Fresh out of college, with a studio art degree under my belt, I saw a job listing for an art teacher position at a juvenile detention center in Charlottesville, Virginia. Without knowing much about juvenile detention, other than the fact that without my privilege, I probably could have landed in one myself as a teenager, I applied. When I got the job, I had no idea how my students would come to transform my life both as a person, and an artist. I have been so inspired by the strength, resilience, and perseverance that my students exhibit daily, that I can’t imagine teaching in a different setting.
The students who attend juvenile detention are kids, anywhere from age 13 to 21. They are kids who have been dealt life’s hardest hand. They’ve experienced anything from abandonment, hardship, grief, addiction, gun violence, and/or poverty. They are kind, angry, energetic, damaged, creative… you name it. While all my students have gone through a different set of struggles in life, they have one thing in common: Resilience. Despite being locked up, despite being pushed away, despite their childhood having been cut short, they are the strongest group of people I have ever met. They keep smiling, pushing, hoping. They are fighters.
Everything about juvenile detention is comparable to jail; door buzzers, pat downs, officers always monitoring, rec yards, etc. There is one major difference though, and that is our education department. Murals paint our hallways, teachers are warm and loving, the class sizes are tiny. In my classroom, my students are allowed to play *clean* versions of their favorite songs, they can dance, they can walk around the room without being asked to “relocate.” The freedoms I allow in my classroom give my students the ability to create freely, without judgement or intimidation. The work that they create in this space is powerful, enough to move even the officers to tears.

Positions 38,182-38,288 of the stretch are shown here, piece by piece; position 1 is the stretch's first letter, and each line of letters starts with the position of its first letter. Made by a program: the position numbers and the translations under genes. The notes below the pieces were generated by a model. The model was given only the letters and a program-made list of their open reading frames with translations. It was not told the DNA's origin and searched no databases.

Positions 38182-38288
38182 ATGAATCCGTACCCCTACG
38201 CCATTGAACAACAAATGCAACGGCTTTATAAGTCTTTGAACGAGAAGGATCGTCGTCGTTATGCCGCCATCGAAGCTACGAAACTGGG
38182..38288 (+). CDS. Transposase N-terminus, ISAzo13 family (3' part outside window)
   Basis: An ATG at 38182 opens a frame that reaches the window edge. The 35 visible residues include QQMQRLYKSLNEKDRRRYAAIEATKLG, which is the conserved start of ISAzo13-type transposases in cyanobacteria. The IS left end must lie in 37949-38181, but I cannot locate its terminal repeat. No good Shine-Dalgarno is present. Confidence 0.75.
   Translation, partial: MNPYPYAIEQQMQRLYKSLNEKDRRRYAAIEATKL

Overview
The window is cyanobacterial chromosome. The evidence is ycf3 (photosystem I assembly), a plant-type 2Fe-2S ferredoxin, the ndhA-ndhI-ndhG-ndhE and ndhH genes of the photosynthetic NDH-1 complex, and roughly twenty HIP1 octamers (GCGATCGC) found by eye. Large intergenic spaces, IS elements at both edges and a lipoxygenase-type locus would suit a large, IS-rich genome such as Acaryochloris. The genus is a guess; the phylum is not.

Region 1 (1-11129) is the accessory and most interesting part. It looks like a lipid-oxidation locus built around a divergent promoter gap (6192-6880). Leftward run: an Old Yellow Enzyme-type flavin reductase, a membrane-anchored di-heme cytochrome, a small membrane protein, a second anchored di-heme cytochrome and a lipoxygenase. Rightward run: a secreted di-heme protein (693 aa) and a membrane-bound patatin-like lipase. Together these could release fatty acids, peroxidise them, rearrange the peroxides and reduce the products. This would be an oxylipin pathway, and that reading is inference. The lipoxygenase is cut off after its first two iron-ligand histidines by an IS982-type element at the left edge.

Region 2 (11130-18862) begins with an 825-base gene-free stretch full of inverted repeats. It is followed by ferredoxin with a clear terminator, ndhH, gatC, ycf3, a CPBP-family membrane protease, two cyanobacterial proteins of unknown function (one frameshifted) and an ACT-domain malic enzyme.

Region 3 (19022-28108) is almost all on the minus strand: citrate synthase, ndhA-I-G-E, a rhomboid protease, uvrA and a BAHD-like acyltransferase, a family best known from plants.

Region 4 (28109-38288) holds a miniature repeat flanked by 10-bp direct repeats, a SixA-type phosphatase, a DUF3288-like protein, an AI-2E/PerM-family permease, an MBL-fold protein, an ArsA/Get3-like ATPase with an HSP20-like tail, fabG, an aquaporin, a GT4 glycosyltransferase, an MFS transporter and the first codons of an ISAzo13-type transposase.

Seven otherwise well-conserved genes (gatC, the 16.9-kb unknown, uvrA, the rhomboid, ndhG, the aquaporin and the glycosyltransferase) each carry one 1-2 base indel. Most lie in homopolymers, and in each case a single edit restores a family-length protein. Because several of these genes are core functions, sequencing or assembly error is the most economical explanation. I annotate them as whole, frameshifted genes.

Over the years, I have watched art become an anchor for my students. I once had a student tell me at the end of class, “art is the only time in my day when I don’t feel like I’m locked up.” This isn’t a testament to my teaching abilities, but rather the power that art has on the human mind. While creating, we can turn our brains off of the negatives, we can build anything we want to imagine. There is a freedom that comes with creating, that even a locked-down facility can’t take away from you.